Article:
Predictive Model for Cervical Cancer Improved With Inclusion of Human Papillomavirus Genotypes


Adding human papillomavirus genotypes to the predictive model had a significantly higher effect in improving accuracy compared to adding epidemiological factors and pelvic examination.

The inclusion of human papillomavirus (HPV) genotypes in a diagnostic prediction model for cervical cancer among women who test positive for high-risk HPV (hrHPV) infection markedly improved the predictive ability of the model, according to the results of a study published in the Journal of the American Medical Association.

Image credit: Naeblys -

Image credit: Naeblys -

Cervical cancer is one of the most common cancers in women worldwide and poses serious threats to their quality of life. Early detection can improve mortality rates, but this can be especially difficult in developing countries, the researchers noted.

Prior studies have constructed prediction models for cervical cancer based on clinical information, but the sample size of the participants was low. Further, hrHPV is recognized as an etiologic agent for cervical cancer, and different HPV genotypes are associated with varying risks of cervical cancer.

Therefore, the authors of the current study aimed to develop and validate a stacking machine learning model for predicting cervical cancer among women who tested positive for hrHPV infection by incorporating HPV genotypes and commonly available clinical information.

The primary outcome of the study was cervical intraepithelial neoplasia grade 3 or worse (CIN3+) and the secondary outcome was cervical intraepithelial neoplasia grade 2 or worse (CIN2+). The ability of the models to discriminate between CIN3+ and CIN2+ was evaluated using the area under the receiver operating characteristic curve (AUROC) in addition to other characteristics.

A total of 314,587 women participated in cervical cancer screening, of whom 24,391 (7.8%) were infected with hrHPV. After excluding those who dropped out, 21,720 women (89.0%) were included in the analysis.

The training data set included 14,553 women, of whom 349 (2.4%) received a diagnosis of CIN3+ and 673 (4.6%) received a diagnosis of CIN2+. The validation data set included 7167 women, with 167 (2.3%) identified as having CIN3+ and 228 (3.2%) having CIN2+.

For all the prediction models evaluated, the AUROC values of models that only included epidemiological factors and pelvic examination results were around 0.64, which was improved by 35.9% ([0.87-0.64]/0.64) with the additional inclusion of HPV genotypes in the model.

Contrastingly, adding epidemiological factors and pelvic examination to a model that already had HPV genotypes included improved the prediction ability, but not by a marked amount, as AUROC changed from 0.85 (95% CI, 0.82-0.88) to 0.87 (95% CI, 0.84-0.90).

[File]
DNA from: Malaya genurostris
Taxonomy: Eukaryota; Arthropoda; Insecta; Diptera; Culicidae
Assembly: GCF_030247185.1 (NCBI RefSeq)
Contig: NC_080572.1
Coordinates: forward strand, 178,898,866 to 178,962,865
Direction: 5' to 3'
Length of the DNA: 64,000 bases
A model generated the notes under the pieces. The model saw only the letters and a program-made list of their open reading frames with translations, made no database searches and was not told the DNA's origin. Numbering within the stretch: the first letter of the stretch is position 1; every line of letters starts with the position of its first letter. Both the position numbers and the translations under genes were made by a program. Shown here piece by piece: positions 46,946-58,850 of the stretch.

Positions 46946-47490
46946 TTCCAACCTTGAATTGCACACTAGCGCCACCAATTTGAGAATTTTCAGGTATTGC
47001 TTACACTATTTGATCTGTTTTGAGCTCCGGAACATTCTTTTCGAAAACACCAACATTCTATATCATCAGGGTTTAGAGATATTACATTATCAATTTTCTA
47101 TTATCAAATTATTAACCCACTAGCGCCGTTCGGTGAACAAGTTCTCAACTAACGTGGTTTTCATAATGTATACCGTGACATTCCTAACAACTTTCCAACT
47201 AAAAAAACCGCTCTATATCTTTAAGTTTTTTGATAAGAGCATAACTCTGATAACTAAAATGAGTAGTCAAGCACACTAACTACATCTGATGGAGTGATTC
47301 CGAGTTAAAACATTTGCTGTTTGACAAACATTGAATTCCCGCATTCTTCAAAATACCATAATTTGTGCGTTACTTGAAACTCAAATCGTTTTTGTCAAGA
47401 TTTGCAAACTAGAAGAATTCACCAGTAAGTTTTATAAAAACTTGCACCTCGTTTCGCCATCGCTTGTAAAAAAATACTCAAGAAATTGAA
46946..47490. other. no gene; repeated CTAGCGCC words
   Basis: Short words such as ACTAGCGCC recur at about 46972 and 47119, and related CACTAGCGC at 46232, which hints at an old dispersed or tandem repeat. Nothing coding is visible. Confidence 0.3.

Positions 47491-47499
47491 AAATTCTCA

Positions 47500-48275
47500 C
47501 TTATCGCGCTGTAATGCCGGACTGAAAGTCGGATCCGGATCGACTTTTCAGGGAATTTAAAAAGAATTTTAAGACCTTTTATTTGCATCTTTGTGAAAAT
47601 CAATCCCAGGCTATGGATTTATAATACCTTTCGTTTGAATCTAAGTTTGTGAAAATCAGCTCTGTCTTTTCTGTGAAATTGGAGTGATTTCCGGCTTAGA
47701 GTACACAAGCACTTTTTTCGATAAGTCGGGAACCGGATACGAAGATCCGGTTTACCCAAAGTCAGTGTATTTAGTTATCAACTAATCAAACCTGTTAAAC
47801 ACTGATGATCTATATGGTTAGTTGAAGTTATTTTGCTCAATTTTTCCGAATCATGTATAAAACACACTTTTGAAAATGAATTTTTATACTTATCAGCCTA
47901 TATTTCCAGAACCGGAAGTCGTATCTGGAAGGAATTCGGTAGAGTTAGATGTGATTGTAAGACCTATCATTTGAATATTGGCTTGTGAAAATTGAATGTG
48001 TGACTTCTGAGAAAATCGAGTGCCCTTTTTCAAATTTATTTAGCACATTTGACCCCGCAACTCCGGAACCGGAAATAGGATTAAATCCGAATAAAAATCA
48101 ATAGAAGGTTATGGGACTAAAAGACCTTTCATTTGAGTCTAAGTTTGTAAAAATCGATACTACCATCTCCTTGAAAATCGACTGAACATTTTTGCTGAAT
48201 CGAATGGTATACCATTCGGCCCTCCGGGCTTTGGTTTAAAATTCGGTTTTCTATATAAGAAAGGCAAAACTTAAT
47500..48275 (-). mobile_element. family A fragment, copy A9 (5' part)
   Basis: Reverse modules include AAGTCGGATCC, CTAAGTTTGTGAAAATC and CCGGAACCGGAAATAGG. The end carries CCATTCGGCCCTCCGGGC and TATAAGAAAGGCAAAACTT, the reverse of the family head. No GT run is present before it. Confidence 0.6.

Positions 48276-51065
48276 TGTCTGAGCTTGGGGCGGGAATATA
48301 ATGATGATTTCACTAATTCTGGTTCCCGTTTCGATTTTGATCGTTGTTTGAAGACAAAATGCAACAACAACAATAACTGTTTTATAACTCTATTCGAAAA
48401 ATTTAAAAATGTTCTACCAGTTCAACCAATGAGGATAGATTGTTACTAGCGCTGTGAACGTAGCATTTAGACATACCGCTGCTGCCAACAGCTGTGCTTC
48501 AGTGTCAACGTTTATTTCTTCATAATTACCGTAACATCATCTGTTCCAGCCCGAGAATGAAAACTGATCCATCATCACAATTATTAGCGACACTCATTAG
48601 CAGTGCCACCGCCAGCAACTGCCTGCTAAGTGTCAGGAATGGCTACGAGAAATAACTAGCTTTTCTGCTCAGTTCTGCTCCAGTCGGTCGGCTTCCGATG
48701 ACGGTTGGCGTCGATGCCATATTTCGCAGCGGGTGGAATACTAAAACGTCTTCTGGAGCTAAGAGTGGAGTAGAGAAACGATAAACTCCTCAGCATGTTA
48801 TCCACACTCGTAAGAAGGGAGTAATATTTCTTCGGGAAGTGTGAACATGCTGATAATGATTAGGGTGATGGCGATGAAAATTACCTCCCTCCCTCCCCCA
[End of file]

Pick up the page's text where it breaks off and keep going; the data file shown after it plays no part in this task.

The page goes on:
With all predictors included, the stacking machine learning model had an AUROC of 0.87 (95% CI, 0.84-0.90), with sensitivity of 80.1%, specificity of 83.4%, positive likelihood ratio of 4.83, and negative likelihood ratio of 0.24. Including HPV genotype in the model for predicting CIN2+ improved the AUROC by 41.7% ([0.85-0.60]/0.60).

Additionally, the stacking model that included all predictors performed best, with an AUROC of 0.85 (95% CI, 0.82-0.88), sensitivity of 80.4%, specificity of 81.0%, positive likelihood ratio of 4.23, and negative likelihood ratio of 0.24.

The investigators discussed the feasibility of this predictive model with the inclusion of HPV genotypes strengthening patients’ risk awareness and helping physicians target women at high risk of cervical cancer to suggest further immediate screening, which may increase compliance.

In addition, the developed prediction model may become a practical tool for cervical cancer screening in low-resource settings, especially areas in which cytological and colposcopic examinations are unavailable, the study authors wrote.

Some limitations of the study discussed by the investigators begin with the predictors being obtained through a self-reported questionnaire, which could lead to reporting bias and recall bias. Secondly, factors such as smoking and oral contraceptive use—which can potentially influence cervical cancer—were not collected in the study. Lastly, the screening program lacked the inclusion of women younger than 30 years of age, which necessitates validation of the model in younger women in future studies.

“Including HPV genotypes in the model markedly improved the prediction ability, suggesting that this prediction model may be an important auxiliary tool in screening for and early diagnosis of cervical cancer in low-resource settings when cytological and colposcopic examination results are unavailable,” the study authors concluded.


Xiao T, Wang C, Yang M, et al. Use of virus genotypes in machine learning diagnostic prediction models for cervical cancer in women with high-risk human papillomavirus infection. JAMA Netw Open. 2023;6(8):e2326890. doi:10.1001/jamanetworkopen.2023.26890

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